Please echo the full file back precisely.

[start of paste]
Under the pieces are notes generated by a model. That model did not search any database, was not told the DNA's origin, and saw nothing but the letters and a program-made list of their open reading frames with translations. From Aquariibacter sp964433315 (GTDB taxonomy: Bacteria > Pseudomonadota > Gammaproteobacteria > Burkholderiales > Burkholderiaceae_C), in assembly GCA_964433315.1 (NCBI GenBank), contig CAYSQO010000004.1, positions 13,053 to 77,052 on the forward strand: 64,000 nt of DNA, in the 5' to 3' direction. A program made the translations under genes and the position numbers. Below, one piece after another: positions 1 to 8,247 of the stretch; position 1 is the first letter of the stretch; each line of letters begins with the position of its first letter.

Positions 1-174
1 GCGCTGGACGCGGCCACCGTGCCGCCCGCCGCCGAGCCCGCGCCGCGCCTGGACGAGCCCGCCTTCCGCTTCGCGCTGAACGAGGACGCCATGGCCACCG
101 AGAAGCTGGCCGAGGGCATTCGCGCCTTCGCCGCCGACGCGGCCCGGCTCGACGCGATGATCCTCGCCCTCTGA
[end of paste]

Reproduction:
Under the pieces are notes generated by a model. That model did not search any database, was not told the DNA's origin, and saw nothing but the letters and a program-made list of their open reading frames with translations. From Aquariibacter sp964433315 (GTDB taxonomy: Bacteria > Pseudomonadota > Gammaproteobacteria > Burkholderiales > Burkholderiaceae_C), in assembly GCA_964433315.1 (NCBI GenBank), contig CAYSQO010000004.1, positions 13,053 to 77,052 on the forward strand: 64,000 nt of DNA, in the 5' to 3' direction. A program made the translations under genes and the position numbers. Below, one piece after another: positions 1 to 8,247 of the stretch; position 1 is the first letter of the stretch; each line of letters begins with the position of its first letter.

Positions 1-174
1 GCGCTGGACGCGGCCACCGTGCCGCCCGCCGCCGAGCCCGCGCCGCGCCTGGACGAGCCCGCCTTCCGCTTCGCGCTGAACGAGGACGCCATGGCCACCG
101 AGAAGCTGGCCGAGGGCATTCGCGCCTTCGCCGCCGACGCGGCCCGGCTCGACGCGATGATCCTCGCCCTCTGA